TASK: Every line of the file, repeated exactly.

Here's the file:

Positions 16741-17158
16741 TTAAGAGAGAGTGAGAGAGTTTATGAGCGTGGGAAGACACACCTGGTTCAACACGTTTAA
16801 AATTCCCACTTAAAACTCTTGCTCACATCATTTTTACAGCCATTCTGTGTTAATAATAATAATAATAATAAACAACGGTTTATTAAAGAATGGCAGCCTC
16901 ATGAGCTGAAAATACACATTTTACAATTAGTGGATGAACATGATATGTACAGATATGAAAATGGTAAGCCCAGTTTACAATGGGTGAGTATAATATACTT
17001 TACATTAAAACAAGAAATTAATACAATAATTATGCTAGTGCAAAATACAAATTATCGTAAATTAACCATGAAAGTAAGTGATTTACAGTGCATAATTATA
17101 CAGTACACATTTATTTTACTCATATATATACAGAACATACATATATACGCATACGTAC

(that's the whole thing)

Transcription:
Positions 16741-17158
16741 TTAAGAGAGAGTGAGAGAGTTTATGAGCGTGGGAAGACACACCTGGTTCAACACGTTTAA
16801 AATTCCCACTTAAAACTCTTGCTCACATCATTTTTACAGCCATTCTGTGTTAATAATAATAATAATAATAAACAACGGTTTATTAAAGAATGGCAGCCTC
16901 ATGAGCTGAAAATACACATTTTACAATTAGTGGATGAACATGATATGTACAGATATGAAAATGGTAAGCCCAGTTTACAATGGGTGAGTATAATATACTT
17001 TACATTAAAACAAGAAATTAATACAATAATTATGCTAGTGCAAAATACAAATTATCGTAAATTAACCATGAAAGTAAGTGATTTACAGTGCATAATTATA
17101 CAGTACACATTTATTTTACTCATATATATACAGAACATACATATATACGCATACGTAC